Saturday, July 14, 2012

Review: Divergent by Veronica Roth

Title: Divergent
Author: Veronica Roth
Series: Divergent Series #1
Publisher: Katherine Tegen Books
Release Date: February 28, 2012
ISBN13: 9780062024039
Format: paperback
Genre: YA, dystopia, sci-fi, romance
Source: bought

Rating: 9.5/10

In Beatrice Prior's dystopian Chicago world, society is divided into five factions, each dedicated to the cultivation of a particular virtue--Candor (the honest), Abnegation (the selfless), Dauntless (the brave), Amity (the peaceful), and Erudite (the intelligent). On an appointed day of every year, all sixteen-year-olds must select the faction to which they will devote the rest of their lives. For Beatrice, the decision is between staying with her family and being who she really is--she can't have both. So she makes a choice that surprises everyone, including herself.

During the highly competitive initiation that follows, Beatrice renames herself Tris and struggles alongside her fellow initiates to live out the choice they have made. Together they must undergo extreme physical tests of endurance and intense psychological simulations, some with devastating consequences. As initiation transforms them all, Tris must determine who her friends really are--and where, exactly, a romance with a sometimes fascinating, sometimes exasperating boy fits into the life she's chosen. But Tris also has a secret, one she's kept hidden from everyone because she's been warned it can mean death. And as she discovers unrest and growing conflict that threaten to unravel her seemingly perfect society, she also learns that her secret might help her save those she loves . . . or it might destroy her.

Veronica Roth is the "New York Times" bestselling author of "Divergent," the first in a trilogy of dystopian thrillers filled with electrifying decisions, heartbreaking betrayals, stunning consequences, and unexpected romance.

My thoughts:
I borrowed this book from the library to read it last year, but I bought a copy of myself this week at a local bookstore, Black Bond Books. Divergent never ceases to amaze me. 

I've read countless dystopian novels, but I find that this was probably my favourite. Divergent not only has a great plot, but is jam packed with emotion; sometimes so sweet that I wanted to cry, while other times I'd feel like screaming, "Don't you dare do that, Tris! It's positively the most stupid idea I've ever heard!" Another part why I found it to be so great was because it doesn't let romance overwhelm the story-line, something that's a bit uncommon these days.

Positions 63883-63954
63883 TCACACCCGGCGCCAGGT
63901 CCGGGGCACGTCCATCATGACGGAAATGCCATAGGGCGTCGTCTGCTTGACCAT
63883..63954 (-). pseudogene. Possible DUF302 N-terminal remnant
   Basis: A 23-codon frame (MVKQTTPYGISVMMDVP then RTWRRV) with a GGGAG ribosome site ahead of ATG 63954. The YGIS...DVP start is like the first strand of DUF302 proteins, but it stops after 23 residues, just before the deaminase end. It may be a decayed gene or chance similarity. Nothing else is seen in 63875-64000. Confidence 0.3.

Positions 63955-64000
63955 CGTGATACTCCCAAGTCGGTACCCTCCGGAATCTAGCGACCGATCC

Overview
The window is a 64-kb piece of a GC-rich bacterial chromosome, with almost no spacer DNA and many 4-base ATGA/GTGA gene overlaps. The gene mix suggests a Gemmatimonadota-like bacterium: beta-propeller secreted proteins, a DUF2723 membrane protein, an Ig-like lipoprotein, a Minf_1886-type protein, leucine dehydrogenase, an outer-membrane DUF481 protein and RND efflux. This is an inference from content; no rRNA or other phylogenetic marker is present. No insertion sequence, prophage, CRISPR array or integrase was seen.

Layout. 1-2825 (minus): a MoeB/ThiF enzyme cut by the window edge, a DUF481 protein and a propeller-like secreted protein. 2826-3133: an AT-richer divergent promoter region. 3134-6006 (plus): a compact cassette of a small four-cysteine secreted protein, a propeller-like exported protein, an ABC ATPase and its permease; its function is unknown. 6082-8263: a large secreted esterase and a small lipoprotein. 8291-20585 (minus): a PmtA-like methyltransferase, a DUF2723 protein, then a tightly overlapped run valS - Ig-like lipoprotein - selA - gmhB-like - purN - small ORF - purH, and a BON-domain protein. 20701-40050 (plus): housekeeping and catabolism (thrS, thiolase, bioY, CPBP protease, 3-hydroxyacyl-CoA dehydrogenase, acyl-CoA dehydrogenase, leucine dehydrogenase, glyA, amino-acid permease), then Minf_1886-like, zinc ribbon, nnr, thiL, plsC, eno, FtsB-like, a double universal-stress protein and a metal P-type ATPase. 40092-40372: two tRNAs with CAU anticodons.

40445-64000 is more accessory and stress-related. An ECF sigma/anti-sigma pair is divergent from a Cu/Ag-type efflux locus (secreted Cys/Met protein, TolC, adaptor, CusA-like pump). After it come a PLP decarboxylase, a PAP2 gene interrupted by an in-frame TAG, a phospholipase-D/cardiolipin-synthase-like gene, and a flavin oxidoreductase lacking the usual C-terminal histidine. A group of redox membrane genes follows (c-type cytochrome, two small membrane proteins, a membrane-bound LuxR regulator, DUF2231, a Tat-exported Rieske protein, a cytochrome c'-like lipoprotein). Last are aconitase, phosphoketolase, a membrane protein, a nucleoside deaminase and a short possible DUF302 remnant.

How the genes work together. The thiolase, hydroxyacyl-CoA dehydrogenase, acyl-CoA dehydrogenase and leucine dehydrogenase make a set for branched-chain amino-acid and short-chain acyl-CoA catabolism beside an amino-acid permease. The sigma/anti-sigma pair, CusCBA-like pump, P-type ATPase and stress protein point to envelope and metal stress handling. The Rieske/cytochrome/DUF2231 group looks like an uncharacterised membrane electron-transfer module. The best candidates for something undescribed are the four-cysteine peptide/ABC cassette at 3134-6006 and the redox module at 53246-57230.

The characters are perfectly flawed, selfish, and that what I love about them all. Veronica Roth doesn't jut write about perfect people, instead making them painfully realistic so that I would not necessarily sympathize with them but treat them like actual people rather than characters in a book.

It's very liberating to read from a protagonist who would actually admit her [Tris'] mistakes, take it for all it's worth, and just get on with life instead of thinking of any other thing she probably could do better in that situation. To just be plain straightforward. After all, life has no rewind button, life give you no second chances. Highlight to see teensy tiny spoiler. Although it was a bit of a let down that Tris kind of betrayed her family in the Erudite headquarters, I felt like I had to understand what Tris did because the society in which she grew up was very different from our own, and that she did it to survive.

The character of Four was great; he was mean, pushy, a pain in the butt, but in the end it shows that he cared a whole awful lot. He doesn't meet the typical boyfriend stereotype because he's not the sweet guy who'd give you flowers and jewelry. (Tris would probably think they're impractical.) He would instead compliment Tris by making her as tough as she could be, instead of treating her like a shrinking because that's what it would take for her to survive, and because he knows she isn't delicate and fragile.

The entire idea of the book was unbelievably original; from the five factions to the simulations to the entire would that we could not begin to understand. It gives us a glimpse into a life that's not all bubblegum and charm. I've read Insurgent just a few weeks ago, so be sure to watch out for my review sometime in the next couple weeks.

If you like this, you might like:
Legend by Marie Lu
Birthmarked by Caragh O'Brien
Inside Out by Maria V. Snyder

Grace, waiting at the edge of my seat for the next installment of the Divergent Series.

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